Cervical Spine Distortions (CSD) - sometimes called whiplash injuries - have turned out in passenger car accidents to be one of the most important types of injuries to occupants, according to the rate of occurences and to the significance of consequences as well. Many technical aspects of traffic accidents which in the past have led to CSD have been analysed and reported in a large number of publications. However human factors data are not as good represented in the literature. Particularly these parameters and their relationship to whiplash injuries have been analysed on the basis of the Volkswagen Accident Database. The significance of the items gender, age, body height and body weight of belted occupants in passenger cars involved in rear end collisions is presented in quantitative terms regarding frequencies of occurance and risk of suffering CSD respectively.
Technical Paper

Time-Resolved Analysis of Soot Formation and Oxidation in a Direct-Injection Diesel Engine for Different EGR-Rates by an Extinction Method

1995-10-01
952517
The formation of soot during the first phase and the oxidation of soot during the later phase of the combustion in a direct-injection diesel engine have been investigated in detail by an extinction method. The experiments were performed in a 1.9 l near-production high-speed four-cylinder in-line direct-injection diesel engine for passenger cars for different rates of exhaust gas recirculation (EGR) and for different fuels. The measurements result in crank angle resolved and cycle-averaged soot mass concentrations in the piston bowl and the combustion chamber. The results show that with increasing EGR-rates the amount of soot formed is increased only slightly but the amount of soot oxidized during combustion decreases significantly. This is assumed to be the main reason for the increase of soot in the exhaust gas with increasing EGR-rates.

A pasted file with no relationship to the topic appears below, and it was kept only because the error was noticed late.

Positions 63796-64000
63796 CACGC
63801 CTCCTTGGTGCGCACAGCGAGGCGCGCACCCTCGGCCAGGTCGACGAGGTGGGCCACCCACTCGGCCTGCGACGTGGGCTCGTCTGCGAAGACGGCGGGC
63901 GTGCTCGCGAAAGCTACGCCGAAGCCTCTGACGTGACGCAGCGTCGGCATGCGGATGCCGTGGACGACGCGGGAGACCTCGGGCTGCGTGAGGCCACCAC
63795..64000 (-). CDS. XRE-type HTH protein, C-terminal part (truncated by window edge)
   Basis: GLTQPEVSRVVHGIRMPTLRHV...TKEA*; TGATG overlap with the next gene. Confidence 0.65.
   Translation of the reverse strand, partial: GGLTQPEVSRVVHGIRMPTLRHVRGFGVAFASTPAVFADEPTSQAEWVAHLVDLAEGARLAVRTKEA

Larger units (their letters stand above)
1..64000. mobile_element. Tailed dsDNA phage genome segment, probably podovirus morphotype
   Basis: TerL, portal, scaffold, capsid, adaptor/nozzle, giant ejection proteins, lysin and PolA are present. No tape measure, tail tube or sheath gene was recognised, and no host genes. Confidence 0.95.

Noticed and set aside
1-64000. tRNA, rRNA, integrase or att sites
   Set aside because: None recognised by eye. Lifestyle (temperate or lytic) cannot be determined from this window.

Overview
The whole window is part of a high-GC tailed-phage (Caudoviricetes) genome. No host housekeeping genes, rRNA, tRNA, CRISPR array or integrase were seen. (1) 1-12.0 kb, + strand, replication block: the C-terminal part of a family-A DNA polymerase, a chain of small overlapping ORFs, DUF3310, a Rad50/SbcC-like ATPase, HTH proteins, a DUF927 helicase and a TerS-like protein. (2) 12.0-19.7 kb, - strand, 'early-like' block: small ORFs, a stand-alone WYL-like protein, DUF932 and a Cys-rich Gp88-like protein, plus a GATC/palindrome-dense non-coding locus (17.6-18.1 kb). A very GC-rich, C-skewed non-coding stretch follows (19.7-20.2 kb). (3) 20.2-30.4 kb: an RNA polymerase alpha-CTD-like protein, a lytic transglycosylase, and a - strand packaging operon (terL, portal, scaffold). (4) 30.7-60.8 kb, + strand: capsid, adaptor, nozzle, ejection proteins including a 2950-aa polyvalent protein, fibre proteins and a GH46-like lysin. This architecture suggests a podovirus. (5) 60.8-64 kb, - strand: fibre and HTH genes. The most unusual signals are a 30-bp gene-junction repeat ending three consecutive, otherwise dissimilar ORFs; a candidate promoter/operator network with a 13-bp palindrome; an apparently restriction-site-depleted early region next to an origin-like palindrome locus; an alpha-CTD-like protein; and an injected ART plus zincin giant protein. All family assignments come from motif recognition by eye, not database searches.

Book

Integrated Automotive Safety Handbook

2013-10-08
Even though a number of developed countries enjoy a high level of vehicle safety, more than 1.2 million fatalities still occur each year on roadways worldwide. There remains a need to continue improving vehicle and road safety. New technologies in sensors and electronic control units, and the growing knowledge of car-to-car and car-to-infrastructure technologies have led to a fusion of the previously separated areas of accident avoidance (popularly known as active safety) and mitigation of injuries (popularly known as passive safety) into the newer concept of integrated vehicle safety. This new approach represents a further step toward lowering accident rates. This book, written by two of the foremost automotive engineering safety experts, takes a unique and comprehensive approach to describing all areas of vehicle safety: accident avoidance, pre-crash, mitigation of injuries, and post-crash technologies, providing a solutions-based perspective of integrated vehicle safety.